Stop/Eject Fully Funded

Hooray! We’ve smashed through our crowd-funding target for post-production of Stop/Eject!

Fully funded
Fully funded

Huge thanks to everyone who’s contributed since we launched our first campaign back in November 2011. Across the two campaigns you’ve given us almost £4,200. Without it, Stop/Eject could never have been made.

As well as reaching our grand total we’ve passed two public reward targets. The first one, the sound design podcast, you’ll have to wait a little while for, as work on this aspect of post-production has yet to begin. The second one is the People’s Choice Reward, so leave us a comment on the Stop/Eject Facebook page with your suggestion of what we can create and upload as a thank you for all your donations.

If you’ve been meaning to donate but haven’t got around to it yet, we’re keeping the rewards open for one more week. That means you’ve got until midnight on February 7th to secure yourself an invite to the premiere, a copy of the DVD or Bluray, an illustrated script book or any of the other lovely goodies. After this date these gifts will never be available again. (We hope the film will be available to buy in some form or another after its festival run, but that’s a couple of years away at least.)

The other big Stop/Eject news this week is that we’ve locked the edit, which is a watershed moment in the post-production of any film. Stay tuned for more info on that soon.

Stop/Eject Fully Funded

Tapering Lines and Milky Shadows

Recently I was hired by Astute Graphics to direct an advert-like promotional film for the launch of their new product, an Adobe Illustrator plug-in called WidthScribe. Here is the result:

Laura gets to grips with WidthScribe on a Cintiq touchscreen. Photo: Sophie Black
Laura gets to grips with WidthScribe on a Cintiq touchscreen. Photo: Sophie Black

It was a really fun and creative project, working with a great bunch of people including gaffer and GlideCam operator Colin Smith, designer and make-up artist Sophie Black, actress Laura Markham, and Nick van der Walle from Astute Graphics.

I have noticed a recent trend in adverts for a milky, low-contrast look, and I felt this would be an appropriate project for such a look. I knew that we would be featuring crisp, contrasty vector graphics throughout the film, so it made sense to counterpoint these with live action that was organic, soft and diffuse.

In preparation I set up a picture profile on my Canon 600D with minimum contrast and sharpness, and slightly reduced colour saturation.

On set the front light came from softboxes, reflectors and natural bounce, though always with a strong backlight to prevent the image from looking completely flat. The backlight also produced lens flare which further reduced the contrast of the image by lifting the shadows. In fact, I decided that almost every shot should have a lens flare, to enhance that organic look. Often this meant that Col would stand next to the camera and shine a 100W reporter light into the lens.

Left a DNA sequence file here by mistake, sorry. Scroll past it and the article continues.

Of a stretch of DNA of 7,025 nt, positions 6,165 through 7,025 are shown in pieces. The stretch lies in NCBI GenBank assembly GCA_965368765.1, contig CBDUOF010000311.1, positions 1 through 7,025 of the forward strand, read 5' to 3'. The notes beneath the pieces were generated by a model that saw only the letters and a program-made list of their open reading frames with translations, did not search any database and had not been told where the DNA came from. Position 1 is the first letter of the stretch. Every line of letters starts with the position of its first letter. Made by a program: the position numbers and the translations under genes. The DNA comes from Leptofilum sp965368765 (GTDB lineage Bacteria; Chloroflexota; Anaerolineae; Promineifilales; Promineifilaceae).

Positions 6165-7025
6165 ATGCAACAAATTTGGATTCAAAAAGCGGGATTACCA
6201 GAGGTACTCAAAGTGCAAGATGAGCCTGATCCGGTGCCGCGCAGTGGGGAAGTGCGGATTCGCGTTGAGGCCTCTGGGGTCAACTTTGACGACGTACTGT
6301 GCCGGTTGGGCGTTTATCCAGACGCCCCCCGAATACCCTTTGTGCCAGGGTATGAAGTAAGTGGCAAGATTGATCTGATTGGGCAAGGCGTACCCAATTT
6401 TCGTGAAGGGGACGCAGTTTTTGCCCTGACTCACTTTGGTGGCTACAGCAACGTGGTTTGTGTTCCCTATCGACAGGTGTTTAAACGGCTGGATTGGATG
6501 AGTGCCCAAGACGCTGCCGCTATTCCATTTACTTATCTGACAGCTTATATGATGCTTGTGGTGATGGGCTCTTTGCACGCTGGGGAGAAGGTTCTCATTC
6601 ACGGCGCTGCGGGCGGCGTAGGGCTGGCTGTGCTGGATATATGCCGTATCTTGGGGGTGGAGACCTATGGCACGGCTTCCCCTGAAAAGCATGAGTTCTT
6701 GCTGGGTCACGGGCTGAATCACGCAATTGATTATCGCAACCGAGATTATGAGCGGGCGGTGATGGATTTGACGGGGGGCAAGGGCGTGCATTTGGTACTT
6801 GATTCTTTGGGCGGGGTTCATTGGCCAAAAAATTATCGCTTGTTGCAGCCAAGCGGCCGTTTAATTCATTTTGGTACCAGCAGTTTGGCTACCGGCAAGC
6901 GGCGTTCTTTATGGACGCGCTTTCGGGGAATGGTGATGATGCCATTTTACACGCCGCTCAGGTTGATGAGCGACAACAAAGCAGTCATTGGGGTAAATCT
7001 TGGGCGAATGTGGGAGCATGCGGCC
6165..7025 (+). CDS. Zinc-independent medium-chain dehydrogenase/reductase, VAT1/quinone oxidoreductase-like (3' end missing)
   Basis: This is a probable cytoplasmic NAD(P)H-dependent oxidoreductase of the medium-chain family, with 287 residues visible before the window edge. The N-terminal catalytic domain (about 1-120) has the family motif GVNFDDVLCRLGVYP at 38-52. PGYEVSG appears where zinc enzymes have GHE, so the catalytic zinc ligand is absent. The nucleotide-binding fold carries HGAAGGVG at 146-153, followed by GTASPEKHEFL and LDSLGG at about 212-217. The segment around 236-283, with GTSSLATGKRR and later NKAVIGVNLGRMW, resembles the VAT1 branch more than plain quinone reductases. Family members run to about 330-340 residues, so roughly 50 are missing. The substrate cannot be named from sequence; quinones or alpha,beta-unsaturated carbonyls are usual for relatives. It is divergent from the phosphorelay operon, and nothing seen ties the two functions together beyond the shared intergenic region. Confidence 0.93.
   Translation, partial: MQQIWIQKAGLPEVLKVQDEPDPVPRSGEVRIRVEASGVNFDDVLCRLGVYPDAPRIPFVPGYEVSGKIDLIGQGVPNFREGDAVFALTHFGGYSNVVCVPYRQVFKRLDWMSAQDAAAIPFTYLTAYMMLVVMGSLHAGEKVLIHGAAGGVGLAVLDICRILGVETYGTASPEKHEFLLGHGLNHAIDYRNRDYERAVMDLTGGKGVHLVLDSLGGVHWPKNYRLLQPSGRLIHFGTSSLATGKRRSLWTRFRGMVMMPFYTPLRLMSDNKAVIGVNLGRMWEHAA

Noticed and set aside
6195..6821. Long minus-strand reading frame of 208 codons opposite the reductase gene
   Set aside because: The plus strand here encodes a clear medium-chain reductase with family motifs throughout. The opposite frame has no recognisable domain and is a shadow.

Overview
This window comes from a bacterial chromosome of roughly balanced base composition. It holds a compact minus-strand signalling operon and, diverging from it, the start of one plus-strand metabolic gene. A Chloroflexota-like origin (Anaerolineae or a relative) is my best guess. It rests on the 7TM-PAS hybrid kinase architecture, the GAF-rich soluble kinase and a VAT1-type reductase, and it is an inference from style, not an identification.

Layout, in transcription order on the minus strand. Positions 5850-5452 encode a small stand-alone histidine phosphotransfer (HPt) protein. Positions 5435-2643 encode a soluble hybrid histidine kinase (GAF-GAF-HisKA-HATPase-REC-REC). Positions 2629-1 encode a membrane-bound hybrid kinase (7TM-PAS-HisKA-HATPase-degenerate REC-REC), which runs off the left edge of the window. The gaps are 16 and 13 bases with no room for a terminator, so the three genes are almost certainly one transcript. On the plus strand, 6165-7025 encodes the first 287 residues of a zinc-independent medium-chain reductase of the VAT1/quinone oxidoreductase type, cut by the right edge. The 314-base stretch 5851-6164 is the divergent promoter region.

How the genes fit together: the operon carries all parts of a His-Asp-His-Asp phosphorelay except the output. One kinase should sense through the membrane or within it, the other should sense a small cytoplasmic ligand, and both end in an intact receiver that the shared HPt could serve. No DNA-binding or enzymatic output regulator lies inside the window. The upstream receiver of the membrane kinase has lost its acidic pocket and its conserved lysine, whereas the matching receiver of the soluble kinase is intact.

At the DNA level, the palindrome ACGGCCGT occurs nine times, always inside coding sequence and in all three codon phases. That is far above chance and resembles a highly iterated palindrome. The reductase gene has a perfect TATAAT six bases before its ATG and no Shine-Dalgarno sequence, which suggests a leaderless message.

Fake sun
The “sun” here is actually a 1,000W Arrilite in the garden. Lens flare and smoke soften the image, while a fluorescent lamp in a softbox provides fill from out of the top right of frame.

Smoke was used in the kitchen scene, again to lift the shadows and diffuse the light. By a stroke of luck, the direct, wintery sunlight I faked in this scene with a 1,000W Arrilite pretending to be the sun was replicated almost exactly by the real sun when we filmed the office scene the following day.

In a future post I’ll reveal the secrets of the driving shots.

Tapering Lines and Milky Shadows

Music Cue Sheet

If your film gets picked up by a distributor, one of the many delivery materials they’ll ask for is a music cue sheet. If you’re unsure what one is or how to lay one out, take a look at Soul Searcher‘s as an example. See the Guerilla Filmmakers Handbook by Chris Jones and Genevieve Joliffe for more information on music cue sheets. For more on distribution and delivery materials, read this post about what to look for in a distribution contract.

Download Soul Searcher’s music cue sheet (.doc, 84kb)

Music Cue Sheet

Scott Benzie: Composer Extraordinaire

Scott Benzie conducts the Worcestershire Symphony Orchestra as they perform his score for Soul Searcher.
Scott Benzie conducts the Worcestershire Symphony Orchestra as they perform his score for Soul Searcher.

Today’s post is an introduction to Scott Benzie, composer of Soul Searcher, The Dark Side of the Earth and now Stop/Eject. (The series on VFX planning will continue next week.)

After becoming interested in music at a relatively late age, thanks to a synthesizer Christmas present and the inspiration of James Horner’s Krull soundtrack, Scott majored in music at Notthingham Trent University. In 2002 he wrote an impressive orchestral score for Jim Groom’s noir feature Room 36, conducting the Westminster Philharmonic Orchestra and recording all 50 minutes of music in a single day. Scott repeated this feat for Soul Searcher three years later, after responding to an advert I posted on Shooting People for a fully orchestral John Williams-style score – a goal which many people mocked as naïve or over-ambitious, but not Scott.